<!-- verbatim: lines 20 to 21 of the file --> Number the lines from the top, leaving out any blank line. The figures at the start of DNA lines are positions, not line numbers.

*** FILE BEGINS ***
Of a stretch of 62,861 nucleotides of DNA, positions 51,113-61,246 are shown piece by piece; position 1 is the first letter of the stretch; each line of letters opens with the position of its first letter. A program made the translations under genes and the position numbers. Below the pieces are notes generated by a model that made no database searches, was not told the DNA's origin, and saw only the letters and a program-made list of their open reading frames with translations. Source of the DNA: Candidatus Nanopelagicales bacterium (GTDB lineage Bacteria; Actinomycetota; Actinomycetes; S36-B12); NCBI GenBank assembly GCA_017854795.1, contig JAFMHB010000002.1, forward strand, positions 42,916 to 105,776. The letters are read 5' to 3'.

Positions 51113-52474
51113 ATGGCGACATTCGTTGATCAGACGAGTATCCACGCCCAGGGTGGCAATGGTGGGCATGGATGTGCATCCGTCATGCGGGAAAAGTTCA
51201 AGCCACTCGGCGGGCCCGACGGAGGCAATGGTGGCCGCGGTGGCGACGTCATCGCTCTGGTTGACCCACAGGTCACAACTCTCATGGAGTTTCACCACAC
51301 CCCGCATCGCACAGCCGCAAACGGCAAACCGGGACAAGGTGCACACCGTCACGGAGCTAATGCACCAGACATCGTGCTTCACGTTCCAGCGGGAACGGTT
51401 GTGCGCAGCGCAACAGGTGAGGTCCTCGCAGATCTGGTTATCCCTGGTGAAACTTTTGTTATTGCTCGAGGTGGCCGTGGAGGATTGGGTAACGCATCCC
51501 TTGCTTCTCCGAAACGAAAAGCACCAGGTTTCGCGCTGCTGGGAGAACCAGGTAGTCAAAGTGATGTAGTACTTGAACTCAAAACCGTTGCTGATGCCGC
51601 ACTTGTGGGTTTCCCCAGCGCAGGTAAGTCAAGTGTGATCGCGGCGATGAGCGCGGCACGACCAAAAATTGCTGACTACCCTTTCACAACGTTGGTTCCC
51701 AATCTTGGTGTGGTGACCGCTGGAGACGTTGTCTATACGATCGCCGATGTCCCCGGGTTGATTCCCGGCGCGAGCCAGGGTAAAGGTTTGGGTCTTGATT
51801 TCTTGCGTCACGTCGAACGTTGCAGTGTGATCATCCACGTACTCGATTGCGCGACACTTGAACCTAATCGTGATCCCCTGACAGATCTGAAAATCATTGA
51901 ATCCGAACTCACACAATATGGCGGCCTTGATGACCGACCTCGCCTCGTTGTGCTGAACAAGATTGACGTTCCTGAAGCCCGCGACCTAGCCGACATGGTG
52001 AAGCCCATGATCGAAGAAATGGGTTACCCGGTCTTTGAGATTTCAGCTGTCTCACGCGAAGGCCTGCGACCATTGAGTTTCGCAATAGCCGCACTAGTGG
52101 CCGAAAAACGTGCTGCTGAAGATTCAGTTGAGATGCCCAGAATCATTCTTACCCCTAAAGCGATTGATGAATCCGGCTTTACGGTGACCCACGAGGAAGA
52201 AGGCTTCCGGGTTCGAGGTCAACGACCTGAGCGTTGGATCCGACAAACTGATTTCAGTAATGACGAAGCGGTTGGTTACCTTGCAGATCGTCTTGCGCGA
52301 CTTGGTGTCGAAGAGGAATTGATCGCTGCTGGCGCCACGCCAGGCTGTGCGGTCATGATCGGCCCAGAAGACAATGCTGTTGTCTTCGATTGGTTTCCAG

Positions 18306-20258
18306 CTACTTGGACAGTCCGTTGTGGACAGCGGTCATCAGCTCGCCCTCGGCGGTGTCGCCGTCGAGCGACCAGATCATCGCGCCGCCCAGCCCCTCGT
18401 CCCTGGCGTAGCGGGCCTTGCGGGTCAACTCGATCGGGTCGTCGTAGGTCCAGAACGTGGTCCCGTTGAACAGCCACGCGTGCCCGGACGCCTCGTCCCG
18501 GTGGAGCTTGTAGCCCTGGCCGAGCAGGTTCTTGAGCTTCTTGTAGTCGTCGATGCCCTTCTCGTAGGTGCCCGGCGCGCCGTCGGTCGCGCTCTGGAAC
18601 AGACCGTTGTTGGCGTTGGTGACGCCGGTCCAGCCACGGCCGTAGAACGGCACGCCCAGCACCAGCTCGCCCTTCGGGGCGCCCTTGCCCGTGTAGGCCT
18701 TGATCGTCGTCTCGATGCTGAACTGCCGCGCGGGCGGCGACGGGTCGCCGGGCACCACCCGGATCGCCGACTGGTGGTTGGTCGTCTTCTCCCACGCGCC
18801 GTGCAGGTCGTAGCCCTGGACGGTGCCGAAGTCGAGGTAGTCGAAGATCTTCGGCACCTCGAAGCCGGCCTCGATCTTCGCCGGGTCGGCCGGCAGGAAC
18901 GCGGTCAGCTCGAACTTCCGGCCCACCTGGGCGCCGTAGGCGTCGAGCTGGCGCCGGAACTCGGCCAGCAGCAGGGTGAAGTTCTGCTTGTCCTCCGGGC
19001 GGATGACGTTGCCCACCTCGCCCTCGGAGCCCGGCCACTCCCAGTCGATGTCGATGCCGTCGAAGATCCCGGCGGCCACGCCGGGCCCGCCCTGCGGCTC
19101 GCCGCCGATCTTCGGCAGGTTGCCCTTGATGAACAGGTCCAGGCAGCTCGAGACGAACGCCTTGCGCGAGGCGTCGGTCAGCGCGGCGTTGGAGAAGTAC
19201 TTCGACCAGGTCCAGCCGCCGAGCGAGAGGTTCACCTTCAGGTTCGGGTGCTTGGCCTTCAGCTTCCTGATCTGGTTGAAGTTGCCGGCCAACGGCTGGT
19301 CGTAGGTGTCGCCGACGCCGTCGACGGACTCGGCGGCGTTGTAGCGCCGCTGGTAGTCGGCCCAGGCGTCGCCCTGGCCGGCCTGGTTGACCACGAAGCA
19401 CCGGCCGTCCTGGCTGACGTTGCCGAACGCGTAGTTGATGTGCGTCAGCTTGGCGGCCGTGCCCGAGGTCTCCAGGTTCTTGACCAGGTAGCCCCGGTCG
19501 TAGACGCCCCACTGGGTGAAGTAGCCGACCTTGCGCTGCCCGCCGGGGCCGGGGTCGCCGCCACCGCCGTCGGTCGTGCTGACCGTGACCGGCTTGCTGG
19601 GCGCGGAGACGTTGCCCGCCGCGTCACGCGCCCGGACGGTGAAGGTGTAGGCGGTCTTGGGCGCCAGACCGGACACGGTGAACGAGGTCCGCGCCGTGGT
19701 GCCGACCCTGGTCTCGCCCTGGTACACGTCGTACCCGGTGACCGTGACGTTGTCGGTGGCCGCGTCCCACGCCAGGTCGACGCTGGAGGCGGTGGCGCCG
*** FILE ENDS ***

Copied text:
18601 AGACCGTTGTTGGCGTTGGTGACGCCGGTCCAGCCACGGCCGTAGAACGGCACGCCCAGCACCAGCTCGCCCTTCGGGGCGCCCTTGCCCGTGTAGGCCT
18701 TGATCGTCGTCTCGATGCTGAACTGCCGCGCGGGCGGCGACGGGTCGCCGGGCACCACCCGGATCGCCGACTGGTGGTTGGTCGTCTTCTCCCACGCGCC